That can also include folks like translators, copy editors, designers, and editors. The editors I work with for my writing board, they make my work so much better, they keep me from publishing stupid sentences. Editors don’t get the credit they deserve for the amount of work they put into making pieces what they are. It’s so important. 

Rodenbaugh: There’s this term that gets thrown around in newsrooms of the “real journalist.” Who do you think gets considered to be a real journalist and who is left out? 

Sujong Laughlin: There’s definitely a bias towards people who are out in the field. There’s a big prioritization of reporters, of investigative reporters, people who came up the traditional route of reporting a beat at a smaller newspaper and then a bigger newspaper and then a national newspaper. That at least in my experience has been the people who were considered worth listening to in a newsroom context. 

Whereas I was never a beat reporter, that wasn’t my job. I entered the industry as a social media producer and worked in social media until I worked in audio production, but I have also done extensive reporting. I also know how to package a complete story so that it will reach an audience. I can report out a whole story, I can produce it in a podcast form and I can package it so that it will reach an audience that we want it to. I have managed to figure out all the aspects of a story’s life cycle. 

Tweet: "It costs nothing to credit the producers, who very often are THE reporters and writers of the podcasts being honored!" Quote tweet: "It is amazing to see these best of lists for podcasts! But I wish the lists would also mention the names of the producers who made them as great as they are. It is like a few more lines of copy. Let's kick producer invisibility please."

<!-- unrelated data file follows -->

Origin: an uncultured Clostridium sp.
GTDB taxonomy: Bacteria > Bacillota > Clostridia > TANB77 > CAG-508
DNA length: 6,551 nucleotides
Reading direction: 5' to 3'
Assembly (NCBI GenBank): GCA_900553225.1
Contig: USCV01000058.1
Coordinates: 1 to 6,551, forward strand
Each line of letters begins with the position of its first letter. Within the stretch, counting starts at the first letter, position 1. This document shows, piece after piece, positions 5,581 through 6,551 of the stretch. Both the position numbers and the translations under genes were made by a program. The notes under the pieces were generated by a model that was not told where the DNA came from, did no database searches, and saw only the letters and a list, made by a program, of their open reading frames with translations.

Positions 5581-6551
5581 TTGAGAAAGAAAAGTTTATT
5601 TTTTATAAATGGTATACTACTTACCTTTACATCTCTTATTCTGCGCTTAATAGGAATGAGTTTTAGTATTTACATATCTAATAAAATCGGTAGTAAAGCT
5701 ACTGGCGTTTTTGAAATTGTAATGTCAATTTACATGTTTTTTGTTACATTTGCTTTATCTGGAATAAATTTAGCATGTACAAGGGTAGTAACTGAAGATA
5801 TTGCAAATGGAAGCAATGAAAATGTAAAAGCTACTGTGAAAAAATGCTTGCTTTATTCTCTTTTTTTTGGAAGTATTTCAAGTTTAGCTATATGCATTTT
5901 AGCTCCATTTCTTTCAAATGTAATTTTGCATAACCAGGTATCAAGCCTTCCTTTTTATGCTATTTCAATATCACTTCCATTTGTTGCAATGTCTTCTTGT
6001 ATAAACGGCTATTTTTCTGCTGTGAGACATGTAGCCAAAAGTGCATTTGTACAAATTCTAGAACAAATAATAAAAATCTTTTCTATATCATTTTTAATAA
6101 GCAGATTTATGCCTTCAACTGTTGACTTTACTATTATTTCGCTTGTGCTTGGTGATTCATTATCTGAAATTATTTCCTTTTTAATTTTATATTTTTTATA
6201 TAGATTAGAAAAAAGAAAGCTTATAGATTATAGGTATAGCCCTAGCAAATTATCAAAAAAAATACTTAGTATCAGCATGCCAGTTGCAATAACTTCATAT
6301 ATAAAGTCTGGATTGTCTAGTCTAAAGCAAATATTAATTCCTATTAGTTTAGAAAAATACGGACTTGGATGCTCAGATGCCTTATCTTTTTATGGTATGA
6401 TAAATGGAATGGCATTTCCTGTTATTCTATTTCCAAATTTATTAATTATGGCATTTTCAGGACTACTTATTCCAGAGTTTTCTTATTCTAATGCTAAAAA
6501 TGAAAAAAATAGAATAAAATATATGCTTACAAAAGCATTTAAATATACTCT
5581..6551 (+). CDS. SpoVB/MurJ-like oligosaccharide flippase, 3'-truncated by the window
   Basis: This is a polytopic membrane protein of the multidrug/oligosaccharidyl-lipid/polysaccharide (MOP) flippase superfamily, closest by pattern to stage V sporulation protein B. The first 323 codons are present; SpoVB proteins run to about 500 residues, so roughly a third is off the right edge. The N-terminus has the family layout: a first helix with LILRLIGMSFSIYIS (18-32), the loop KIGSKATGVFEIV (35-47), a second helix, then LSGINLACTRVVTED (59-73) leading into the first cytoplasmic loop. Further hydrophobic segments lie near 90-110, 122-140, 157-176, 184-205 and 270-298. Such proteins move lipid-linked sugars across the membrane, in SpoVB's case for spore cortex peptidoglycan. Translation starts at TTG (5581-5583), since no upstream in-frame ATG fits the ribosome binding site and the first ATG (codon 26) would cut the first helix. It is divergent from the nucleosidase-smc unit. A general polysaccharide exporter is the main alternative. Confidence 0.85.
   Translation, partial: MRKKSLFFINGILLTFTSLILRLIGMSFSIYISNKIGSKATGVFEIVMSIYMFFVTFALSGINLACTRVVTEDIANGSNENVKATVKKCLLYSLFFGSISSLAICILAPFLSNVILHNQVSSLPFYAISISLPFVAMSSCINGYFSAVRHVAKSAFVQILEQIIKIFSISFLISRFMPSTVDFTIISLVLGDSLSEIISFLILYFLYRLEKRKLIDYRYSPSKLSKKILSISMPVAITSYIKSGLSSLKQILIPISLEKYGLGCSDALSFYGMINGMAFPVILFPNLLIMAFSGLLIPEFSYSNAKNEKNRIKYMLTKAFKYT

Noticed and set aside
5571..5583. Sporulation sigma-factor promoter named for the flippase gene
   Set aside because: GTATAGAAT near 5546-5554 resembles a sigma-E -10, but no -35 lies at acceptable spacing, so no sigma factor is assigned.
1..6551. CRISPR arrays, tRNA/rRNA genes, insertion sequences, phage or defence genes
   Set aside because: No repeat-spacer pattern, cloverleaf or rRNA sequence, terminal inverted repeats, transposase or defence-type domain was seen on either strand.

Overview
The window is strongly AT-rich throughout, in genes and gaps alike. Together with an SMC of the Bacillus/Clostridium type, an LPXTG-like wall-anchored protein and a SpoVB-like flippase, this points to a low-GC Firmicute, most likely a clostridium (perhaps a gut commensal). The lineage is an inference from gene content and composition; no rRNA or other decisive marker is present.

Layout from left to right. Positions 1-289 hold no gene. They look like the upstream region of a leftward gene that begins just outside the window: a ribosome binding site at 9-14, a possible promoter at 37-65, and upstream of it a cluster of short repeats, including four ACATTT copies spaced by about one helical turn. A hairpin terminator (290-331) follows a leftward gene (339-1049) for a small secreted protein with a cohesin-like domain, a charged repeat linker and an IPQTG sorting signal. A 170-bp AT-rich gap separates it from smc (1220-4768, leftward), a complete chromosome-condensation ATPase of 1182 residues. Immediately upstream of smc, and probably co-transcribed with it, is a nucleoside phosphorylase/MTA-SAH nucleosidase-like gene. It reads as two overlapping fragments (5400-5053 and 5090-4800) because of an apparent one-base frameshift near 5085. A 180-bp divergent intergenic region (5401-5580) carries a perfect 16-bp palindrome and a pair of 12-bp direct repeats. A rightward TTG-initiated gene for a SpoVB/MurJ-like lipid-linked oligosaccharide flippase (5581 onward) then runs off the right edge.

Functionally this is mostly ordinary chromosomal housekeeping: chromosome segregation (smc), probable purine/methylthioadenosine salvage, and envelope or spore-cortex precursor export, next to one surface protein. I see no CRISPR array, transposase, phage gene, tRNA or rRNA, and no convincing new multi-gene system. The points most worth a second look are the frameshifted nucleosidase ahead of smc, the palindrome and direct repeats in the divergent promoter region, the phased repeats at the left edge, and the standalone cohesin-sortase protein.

Alex Sujong Laughlin tweets about crediting producers in response to Amy Pedulla. With permission from Alex Sujong Laughlin and Amy Pedulla.

Rodenbaugh: Have you seen examples of outlets that are showing more respect for the roles that have conventionally gone uncredited and underpaid in newsrooms?

Sujong Laughlin: Thinking about audio production for example, saying the name of the producers in the credits, and taking it a step further and putting their names in the description of the podcasts. I produced a couple of shows for UCP (which is the content arm of NBC) and I really appreciated that in the actual description of the show on Apple Podcasts they listed everybody who worked on it. Every producer, executive producer, sound designer, music producer, people who did the cover art for the show, it was all in the description of the podcast and that was really amazing. 

I’ll also say credit is one thing but also compensation is another. There are organizations that are known for compensating audience people really well. These are roles that traditionally haven’t paid so well, but outlets like The New York Times do generally pay people pretty well. It is good to know that folks are being compensated comparably to what reporters and editors are being paid.

Rodenbaugh: If you could leave newsrooms with a specific takeaway what would it be?

Sujong Laughlin: Not giving people credit and not compensating people fairly are symptoms, rather than the illness. The illness is that this work isn’t seen as something that requires expertise and people who do this work are not seen as equals, as people to be listened to. That’s the real issue at the heart of all of this. 

I don’t know what concrete steps could be taken to solve that beyond forcing it into people’s heads that they’re doing this work because it’s important and they want to be doing it, not because they don’t have the skills to be a reporter or editor. 

That’s the thing I wish I could shout from the rooftops. Don’t patronize them by saying “Oh buck up kid, one day you’ll be an investigative reporter.” Maybe this person wants to work in audience strategy forever, because they’re really really good at it. We should pay attention to those people and value them and their work for the vital work it is. 

Editor’s note: This interview has been edited for length and clarity by Kat Duncan and Tom Warhover.